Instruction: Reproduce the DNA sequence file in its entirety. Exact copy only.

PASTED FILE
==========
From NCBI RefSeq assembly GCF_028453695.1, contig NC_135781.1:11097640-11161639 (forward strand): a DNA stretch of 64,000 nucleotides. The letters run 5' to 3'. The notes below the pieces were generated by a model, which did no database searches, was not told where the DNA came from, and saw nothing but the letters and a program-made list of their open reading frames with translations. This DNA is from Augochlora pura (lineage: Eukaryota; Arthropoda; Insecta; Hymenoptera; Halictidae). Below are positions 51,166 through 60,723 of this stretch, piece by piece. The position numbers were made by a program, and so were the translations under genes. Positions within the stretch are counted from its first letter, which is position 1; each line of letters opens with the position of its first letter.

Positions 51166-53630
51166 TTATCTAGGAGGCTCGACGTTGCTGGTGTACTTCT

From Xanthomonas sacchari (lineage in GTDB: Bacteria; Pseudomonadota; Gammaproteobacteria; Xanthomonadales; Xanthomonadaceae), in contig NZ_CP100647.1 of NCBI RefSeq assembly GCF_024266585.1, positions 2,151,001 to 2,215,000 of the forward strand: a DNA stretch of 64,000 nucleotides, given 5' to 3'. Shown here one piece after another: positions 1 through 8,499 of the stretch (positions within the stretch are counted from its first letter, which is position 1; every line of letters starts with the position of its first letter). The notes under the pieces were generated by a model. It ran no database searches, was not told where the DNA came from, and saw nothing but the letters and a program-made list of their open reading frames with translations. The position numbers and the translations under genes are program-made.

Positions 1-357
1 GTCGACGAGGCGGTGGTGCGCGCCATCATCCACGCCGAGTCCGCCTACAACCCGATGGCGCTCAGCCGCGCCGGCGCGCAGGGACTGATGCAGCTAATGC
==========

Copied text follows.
From NCBI RefSeq assembly GCF_028453695.1, contig NC_135781.1:11097640-11161639 (forward strand): a DNA stretch of 64,000 nucleotides. The letters run 5' to 3'. The notes below the pieces were generated by a model, which did no database searches, was not told where the DNA came from, and saw nothing but the letters and a program-made list of their open reading frames with translations. This DNA is from Augochlora pura (lineage: Eukaryota; Arthropoda; Insecta; Hymenoptera; Halictidae). Below are positions 51,166 through 60,723 of this stretch, piece by piece. The position numbers were made by a program, and so were the translations under genes. Positions within the stretch are counted from its first letter, which is position 1; each line of letters opens with the position of its first letter.

Positions 51166-53630
51166 TTATCTAGGAGGCTCGACGTTGCTGGTGTACTTCT

From Xanthomonas sacchari (lineage in GTDB: Bacteria; Pseudomonadota; Gammaproteobacteria; Xanthomonadales; Xanthomonadaceae), in contig NZ_CP100647.1 of NCBI RefSeq assembly GCF_024266585.1, positions 2,151,001 to 2,215,000 of the forward strand: a DNA stretch of 64,000 nucleotides, given 5' to 3'. Shown here one piece after another: positions 1 through 8,499 of the stretch (positions within the stretch are counted from its first letter, which is position 1; every line of letters starts with the position of its first letter). The notes under the pieces were generated by a model. It ran no database searches, was not told where the DNA came from, and saw nothing but the letters and a program-made list of their open reading frames with translations. The position numbers and the translations under genes are program-made.

Positions 1-357
1 GTCGACGAGGCGGTGGTGCGCGCCATCATCCACGCCGAGTCCGCCTACAACCCGATGGCGCTCAGCCGCGCCGGCGCGCAGGGACTGATGCAGCTAATGC